Compilation has slowed down due to Intel microcde patch for Spectre2 in Windows10 (Ubuntu in Virtualbox)

I have recently experienced severe slowdown in Openwrt compilation. I think that I have now found the culprit for my recent compiling slowness. I write this as warning for others.

I noticed that build time of my R7800 build (after make clean but using the existing toolchain, so just the plain firmware), grew from some 25 minutes (2 weeks ago) to some 80 minutes (now) in Ubuntu 18.04 in Virtualbox in Windows10 x64. In addition to Openwrt source commits, there have been both some minor updates to Ubuntu 18.04 and also the jump from VirtualBox 5.2.18 to 5.2.20. So I have wondered if this is just something caused by new Virtualbox version or some Ubuntu updates, or something in the Openwrt.

However, it is likely not Virtualbox or Ubuntu, but Windows 10 trying to be secure.

There is a new Windows 10 patch KB4100347 for Intel processor microcode to tackle the Spectre v2 vulnerability CVE 2017-5715 in Intel processors. Windows 10 installed that patch for me on 12.10.2018. The build jobs before that were quick, and the builds after that have been a nightmare.

Reverting that patch decreased the Openwrt compile time from 80+ minutes back to 25-30 minutes on Ubuntu 18.04 in Virtualbox 5.2.18.

Not sure if that is due to specifically Ubuntu-Virtualbox-Windows10 combination with my hardware, but the patch kills the compiling performance in the Ubuntu guest in my case. I will likely need to update the 4-year old Haswell motherboard & CPU to Spectre-proof new hardware versions in intermediate future (once Intel really gets the act together).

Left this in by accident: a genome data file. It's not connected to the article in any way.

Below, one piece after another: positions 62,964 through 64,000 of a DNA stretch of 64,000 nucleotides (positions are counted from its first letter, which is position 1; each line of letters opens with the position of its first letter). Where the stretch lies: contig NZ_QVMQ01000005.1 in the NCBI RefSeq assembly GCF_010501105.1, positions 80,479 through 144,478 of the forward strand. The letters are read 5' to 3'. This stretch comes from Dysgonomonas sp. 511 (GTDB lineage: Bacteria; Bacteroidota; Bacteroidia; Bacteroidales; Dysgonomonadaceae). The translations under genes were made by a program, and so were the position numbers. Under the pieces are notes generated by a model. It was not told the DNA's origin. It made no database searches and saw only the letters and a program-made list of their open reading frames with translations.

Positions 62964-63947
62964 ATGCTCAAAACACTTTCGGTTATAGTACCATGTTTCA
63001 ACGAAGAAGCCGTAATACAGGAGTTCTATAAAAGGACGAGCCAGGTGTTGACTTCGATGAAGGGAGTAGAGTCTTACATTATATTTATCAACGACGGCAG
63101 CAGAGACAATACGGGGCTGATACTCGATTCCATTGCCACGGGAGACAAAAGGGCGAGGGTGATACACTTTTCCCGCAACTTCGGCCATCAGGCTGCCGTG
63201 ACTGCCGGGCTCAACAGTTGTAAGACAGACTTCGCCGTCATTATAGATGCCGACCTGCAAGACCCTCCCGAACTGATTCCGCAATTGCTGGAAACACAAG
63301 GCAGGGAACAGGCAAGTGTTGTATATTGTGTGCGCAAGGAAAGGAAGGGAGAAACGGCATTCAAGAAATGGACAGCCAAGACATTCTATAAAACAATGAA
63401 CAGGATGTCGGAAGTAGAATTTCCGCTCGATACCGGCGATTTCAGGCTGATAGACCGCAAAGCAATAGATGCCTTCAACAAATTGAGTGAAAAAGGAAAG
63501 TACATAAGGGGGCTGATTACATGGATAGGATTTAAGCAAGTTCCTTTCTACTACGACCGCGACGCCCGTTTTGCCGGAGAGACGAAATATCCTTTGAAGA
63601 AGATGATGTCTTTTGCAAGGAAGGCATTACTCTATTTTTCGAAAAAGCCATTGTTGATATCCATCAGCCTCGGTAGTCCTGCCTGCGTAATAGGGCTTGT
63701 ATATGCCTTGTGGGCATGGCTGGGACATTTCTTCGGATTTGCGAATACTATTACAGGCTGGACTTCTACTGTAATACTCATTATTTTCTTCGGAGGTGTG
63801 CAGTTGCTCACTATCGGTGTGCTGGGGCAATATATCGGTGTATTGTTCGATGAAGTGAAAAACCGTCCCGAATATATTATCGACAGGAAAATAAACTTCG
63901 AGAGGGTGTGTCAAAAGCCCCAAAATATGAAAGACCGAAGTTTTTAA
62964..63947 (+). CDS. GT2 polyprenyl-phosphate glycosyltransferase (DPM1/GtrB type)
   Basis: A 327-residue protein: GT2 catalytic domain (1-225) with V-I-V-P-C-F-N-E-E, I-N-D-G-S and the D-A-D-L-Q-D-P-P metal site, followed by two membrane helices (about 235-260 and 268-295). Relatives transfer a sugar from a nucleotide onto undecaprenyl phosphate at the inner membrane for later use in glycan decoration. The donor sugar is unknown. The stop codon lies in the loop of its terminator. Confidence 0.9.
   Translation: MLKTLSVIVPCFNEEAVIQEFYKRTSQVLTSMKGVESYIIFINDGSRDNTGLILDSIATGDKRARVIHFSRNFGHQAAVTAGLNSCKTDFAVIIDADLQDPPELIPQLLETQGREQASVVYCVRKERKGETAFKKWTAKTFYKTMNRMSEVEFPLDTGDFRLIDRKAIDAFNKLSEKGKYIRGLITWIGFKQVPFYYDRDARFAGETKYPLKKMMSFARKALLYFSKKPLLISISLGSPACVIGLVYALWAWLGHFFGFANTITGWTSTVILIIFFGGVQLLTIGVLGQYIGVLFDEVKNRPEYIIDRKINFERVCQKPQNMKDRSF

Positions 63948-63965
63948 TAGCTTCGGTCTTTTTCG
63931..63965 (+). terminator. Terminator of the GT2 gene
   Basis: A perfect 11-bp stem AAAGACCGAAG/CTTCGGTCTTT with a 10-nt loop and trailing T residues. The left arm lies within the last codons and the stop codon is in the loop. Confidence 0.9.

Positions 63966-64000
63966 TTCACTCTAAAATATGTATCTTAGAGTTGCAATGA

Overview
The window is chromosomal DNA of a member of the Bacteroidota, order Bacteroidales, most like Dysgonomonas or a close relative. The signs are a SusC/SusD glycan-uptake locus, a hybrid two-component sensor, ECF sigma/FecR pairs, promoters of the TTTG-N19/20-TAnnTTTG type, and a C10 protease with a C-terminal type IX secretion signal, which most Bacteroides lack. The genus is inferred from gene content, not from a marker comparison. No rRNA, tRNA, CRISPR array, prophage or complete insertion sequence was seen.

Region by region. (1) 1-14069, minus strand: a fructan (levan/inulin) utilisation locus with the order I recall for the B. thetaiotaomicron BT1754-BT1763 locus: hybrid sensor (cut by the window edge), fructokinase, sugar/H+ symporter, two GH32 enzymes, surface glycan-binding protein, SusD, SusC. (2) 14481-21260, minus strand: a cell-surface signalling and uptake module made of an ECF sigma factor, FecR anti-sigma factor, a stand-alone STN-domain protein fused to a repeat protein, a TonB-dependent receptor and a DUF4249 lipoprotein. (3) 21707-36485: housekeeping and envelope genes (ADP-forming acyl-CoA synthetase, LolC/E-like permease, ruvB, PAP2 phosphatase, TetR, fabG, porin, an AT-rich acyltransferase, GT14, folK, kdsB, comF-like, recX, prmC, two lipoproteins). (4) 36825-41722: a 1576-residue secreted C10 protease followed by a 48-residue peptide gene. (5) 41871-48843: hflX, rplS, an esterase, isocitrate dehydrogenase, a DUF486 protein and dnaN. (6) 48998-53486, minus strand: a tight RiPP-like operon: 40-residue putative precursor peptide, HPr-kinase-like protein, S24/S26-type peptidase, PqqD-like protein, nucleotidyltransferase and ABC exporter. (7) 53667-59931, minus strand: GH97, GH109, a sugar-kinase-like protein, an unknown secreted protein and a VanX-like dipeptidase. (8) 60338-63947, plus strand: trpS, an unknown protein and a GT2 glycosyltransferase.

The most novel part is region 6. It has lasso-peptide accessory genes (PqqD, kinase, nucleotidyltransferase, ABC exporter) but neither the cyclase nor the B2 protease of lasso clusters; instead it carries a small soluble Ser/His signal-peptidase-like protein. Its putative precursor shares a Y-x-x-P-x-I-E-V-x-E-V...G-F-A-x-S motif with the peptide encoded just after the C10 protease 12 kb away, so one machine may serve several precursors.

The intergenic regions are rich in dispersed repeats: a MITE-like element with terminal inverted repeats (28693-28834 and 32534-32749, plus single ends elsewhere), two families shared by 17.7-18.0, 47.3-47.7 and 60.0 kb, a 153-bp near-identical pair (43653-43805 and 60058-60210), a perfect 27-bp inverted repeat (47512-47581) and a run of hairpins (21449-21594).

I am guessing, but likely the same microcode update will sooner or later hit the Linux distros, so this is likely not just a Windows 10 issue. (But of course the extreme slowness might be due to Windows 10 - Virtualbox - Ubuntu combination)

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Virtualization is one of the areas hardest hit by the fixes, regardless of platform.

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Help is on the way. The "retpoline" Windows 10 combined with the "import optimization" should help a bit.

... This is straight from the Windows/Azure Kernel Team development Manager:

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not that there wasnt enough warning before :wink:

Why virtual machine and not WSL?

Because I have been using this build method since 2010 or 2011, and WSL was not yet invented then...

I tested the bash in Windows in 2016 (see https://forum.archive.openwrt.org/viewtopic.php?id=67204&p=1#p336161), but I did not like it as at that time it forced to use the user profile dir in the main Windows drive for Openwrt. apparently that has changed a bit lately.

WSL will do in a pinch for small stuff. But is even slower than a VM.

See the performance number on Phoronix Tests from 2018-02-22:

https://www.phoronix.com/scan.php?page=article&item=wsl-february-2018&num=3

(There's a timed kernel compilation and WSL is getting wrecked by VirtualBox).